Aoirei Chapter 2 – Chikyumisaki

by May 13, 2020

Most of the action in my novel, Aoirei, takes places in India, Japan and Tochuu, the village that exists outside of time. I’ve been to almost all of the places I wrote about, including Tochuu, which is loosely inspired by the real life village of Shirakawa-go. One of my favourite locations (and also one of my favourite chapters) in the book though, is the lighthouse in Muroran, Hokkaido, situated at Chukyumisaki.

If you’ve been to Hokkaido before, you’ll probably agree that the northernmost island of japan is full of hidden gems. One of those gems is the lighthouse at Cape Chikyu (Chikyumisaki). It’s definitely not that popular with tourists (at least it wasn’t in 2017) but it’s such a magical place that it inspired me to write an entire chapter about it! How I ended up in this really obscure part of Hokkaido and why I was there, I will leave as a mystery. But suffice to say that there was a lot going through my mind, and my heart, as I walked through heavy snow to get there. I just hope I did justice to Muroran and to Chikyumisaki in my book.

The following is the entirety of Chapter 2 of Aoirei and it’s called Chikyumisaki.

Jin had never been to Muroran before. It was rare for his parents to take him anywhere besides his grandmother’s home in Otaru. He had spent all the seven years of his life shuttling between his grandmother’s home and his real home in Sapporo. He didn’t mind the travelling. In fact, he enjoyed it! It was a welcome break from the tense and often loud conversations between his mother and father at the dinner table. They didn’t fight when they travelled, especially not with people around them. We should always show our best side to the world. Crying and screaming is something you should never do. Even when you feel like crying, you must hold it in. That’s the sign of a true man. And Jin wanted to be a true man just like his father.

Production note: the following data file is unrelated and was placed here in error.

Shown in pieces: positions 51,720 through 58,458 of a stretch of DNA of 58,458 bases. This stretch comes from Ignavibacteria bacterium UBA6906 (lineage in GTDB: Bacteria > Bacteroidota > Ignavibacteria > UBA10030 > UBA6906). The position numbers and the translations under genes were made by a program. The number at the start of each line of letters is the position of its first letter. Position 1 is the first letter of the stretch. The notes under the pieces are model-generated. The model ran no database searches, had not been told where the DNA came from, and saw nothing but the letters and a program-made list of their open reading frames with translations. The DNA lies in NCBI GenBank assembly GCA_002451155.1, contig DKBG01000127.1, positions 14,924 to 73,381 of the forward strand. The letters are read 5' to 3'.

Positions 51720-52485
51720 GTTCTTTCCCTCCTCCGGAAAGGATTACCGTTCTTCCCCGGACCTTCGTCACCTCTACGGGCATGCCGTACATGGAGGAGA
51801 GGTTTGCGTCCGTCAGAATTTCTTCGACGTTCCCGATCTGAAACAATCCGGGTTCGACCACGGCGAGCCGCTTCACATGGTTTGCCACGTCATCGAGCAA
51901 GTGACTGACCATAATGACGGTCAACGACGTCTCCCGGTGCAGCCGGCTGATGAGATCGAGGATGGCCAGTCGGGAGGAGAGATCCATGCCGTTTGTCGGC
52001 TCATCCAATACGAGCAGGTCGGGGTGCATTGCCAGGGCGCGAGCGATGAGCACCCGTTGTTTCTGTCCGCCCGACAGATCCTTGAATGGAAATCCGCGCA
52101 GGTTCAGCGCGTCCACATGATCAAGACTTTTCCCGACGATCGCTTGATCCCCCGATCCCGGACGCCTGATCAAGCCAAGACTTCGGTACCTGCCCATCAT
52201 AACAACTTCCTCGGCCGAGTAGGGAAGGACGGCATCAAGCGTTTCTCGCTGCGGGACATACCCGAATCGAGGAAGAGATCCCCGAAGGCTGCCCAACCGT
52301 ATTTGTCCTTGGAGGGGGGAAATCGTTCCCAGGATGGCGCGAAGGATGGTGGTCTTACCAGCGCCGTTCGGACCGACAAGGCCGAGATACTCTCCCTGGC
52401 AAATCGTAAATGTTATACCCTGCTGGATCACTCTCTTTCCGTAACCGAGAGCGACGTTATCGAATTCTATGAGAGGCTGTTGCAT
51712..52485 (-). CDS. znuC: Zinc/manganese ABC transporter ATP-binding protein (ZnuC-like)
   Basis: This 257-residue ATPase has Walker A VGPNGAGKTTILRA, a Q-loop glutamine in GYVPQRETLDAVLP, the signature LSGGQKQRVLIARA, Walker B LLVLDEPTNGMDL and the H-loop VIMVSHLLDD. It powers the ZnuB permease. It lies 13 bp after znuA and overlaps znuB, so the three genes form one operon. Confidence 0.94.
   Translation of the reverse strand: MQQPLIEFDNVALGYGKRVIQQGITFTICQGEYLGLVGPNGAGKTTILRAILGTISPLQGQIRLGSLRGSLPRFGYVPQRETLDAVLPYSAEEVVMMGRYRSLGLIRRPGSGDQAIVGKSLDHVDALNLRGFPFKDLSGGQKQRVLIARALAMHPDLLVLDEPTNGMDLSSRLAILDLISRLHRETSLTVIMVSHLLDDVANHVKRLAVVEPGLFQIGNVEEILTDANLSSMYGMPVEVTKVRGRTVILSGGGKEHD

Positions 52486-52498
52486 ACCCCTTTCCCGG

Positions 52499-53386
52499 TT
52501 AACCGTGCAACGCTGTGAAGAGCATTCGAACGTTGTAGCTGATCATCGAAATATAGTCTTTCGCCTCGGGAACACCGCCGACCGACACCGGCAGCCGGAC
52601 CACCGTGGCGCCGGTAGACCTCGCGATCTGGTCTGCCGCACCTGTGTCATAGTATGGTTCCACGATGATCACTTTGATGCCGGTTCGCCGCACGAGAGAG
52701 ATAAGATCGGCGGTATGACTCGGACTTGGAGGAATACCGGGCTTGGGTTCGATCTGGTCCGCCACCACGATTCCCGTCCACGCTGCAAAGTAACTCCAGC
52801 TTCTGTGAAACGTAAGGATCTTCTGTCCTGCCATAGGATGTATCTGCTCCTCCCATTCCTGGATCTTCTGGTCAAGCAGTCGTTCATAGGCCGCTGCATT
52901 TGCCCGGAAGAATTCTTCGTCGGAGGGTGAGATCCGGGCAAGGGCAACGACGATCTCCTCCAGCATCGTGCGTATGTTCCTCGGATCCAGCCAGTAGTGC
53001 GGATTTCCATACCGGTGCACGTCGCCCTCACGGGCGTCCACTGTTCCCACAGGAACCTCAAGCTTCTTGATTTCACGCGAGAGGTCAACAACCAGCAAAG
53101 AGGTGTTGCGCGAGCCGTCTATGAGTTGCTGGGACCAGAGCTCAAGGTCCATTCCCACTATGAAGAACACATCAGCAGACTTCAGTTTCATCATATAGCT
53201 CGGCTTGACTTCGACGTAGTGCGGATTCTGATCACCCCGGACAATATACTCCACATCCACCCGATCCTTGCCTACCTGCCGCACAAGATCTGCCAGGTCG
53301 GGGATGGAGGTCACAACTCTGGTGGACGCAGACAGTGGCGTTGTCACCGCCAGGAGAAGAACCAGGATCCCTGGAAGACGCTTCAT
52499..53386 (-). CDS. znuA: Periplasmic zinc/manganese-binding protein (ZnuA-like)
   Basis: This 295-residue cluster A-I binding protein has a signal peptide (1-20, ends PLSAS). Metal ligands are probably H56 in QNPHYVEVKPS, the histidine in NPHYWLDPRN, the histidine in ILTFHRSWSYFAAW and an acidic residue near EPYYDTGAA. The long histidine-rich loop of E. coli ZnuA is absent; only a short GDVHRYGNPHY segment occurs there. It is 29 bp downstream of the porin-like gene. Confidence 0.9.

He had worked hard the whole year to get good grades in his class. They were higher than everyone else. His mother and father were so proud of him. He had done it for them. They had promised to take him somewhere special if he did well in his tests. They had promised to take him to see a beautiful lighthouse in Muroran. It was on a cape called Chikyumisaki—Cape Earth. Jin had never seen a lighthouse before. It sounded magical in the dictionary—

A tower with a powerful light that is built on or near the shore to guide ships away from danger.

In his mind’s eye he saw a blue tower of light, reaching up to the heavens. The blue was cold and warm all at once. It was pure. Beyond the light was a vast ocean of darkness. The dark ocean and the dark sky became one and the line of horizon separating them had decided to go on a holiday.

Just like Jin and his parents were doing right now. He had no siblings so he had the back seat of the car all to himself. His father was driving while his mother sat next to his father in the passenger seat. They hadn’t fought the whole day. Muroran was a special place for both of them because that’s where they had first met, his father had said to him. They passed by farms covered in snow as they travelled south, from Sapporo to Muroran. Along the way they stopped at a couple of highway stops to eat soft serve ice cream and for his father to smoke. Jin loved melon flavoured soft-serve, as did his mother. They shared a single soft-serve at both the stops. He loved his mother very much. She was tall and beautiful and always smelled of roses. He brought his English textbook from tuition school along with him because his mother loved listening to poetry recited by him. She couldn’t speak much English herself, so it made the exchanges even more special because his mother would look at him with wide eyes and a beaming smile as he flawlessly recited poem after poem after poem. He had quite the flair for it too and would add flourishes to his voice to make her giggle.

Jin’s father on the other hand seemed to show no interest in his talent for English. Jin found it particularly stressful to recite passages to his father who would stare sternly and nod while he read them aloud. The apparent lack of enthusiasm on his father’s part always made Jin feel like he was being a burden to him. His father probably liked being left alone. Which is why he would always smoke alone on the balcony. Just like his mother, his father was a tall and thin man. He wore round glasses with black rims. Jin feared his father but he also deeply respected him. After all, he was showing him how to become a true man. Always show your best side to the world. Don’t cry even when you feel like it. And most importantly, don’t be a burden.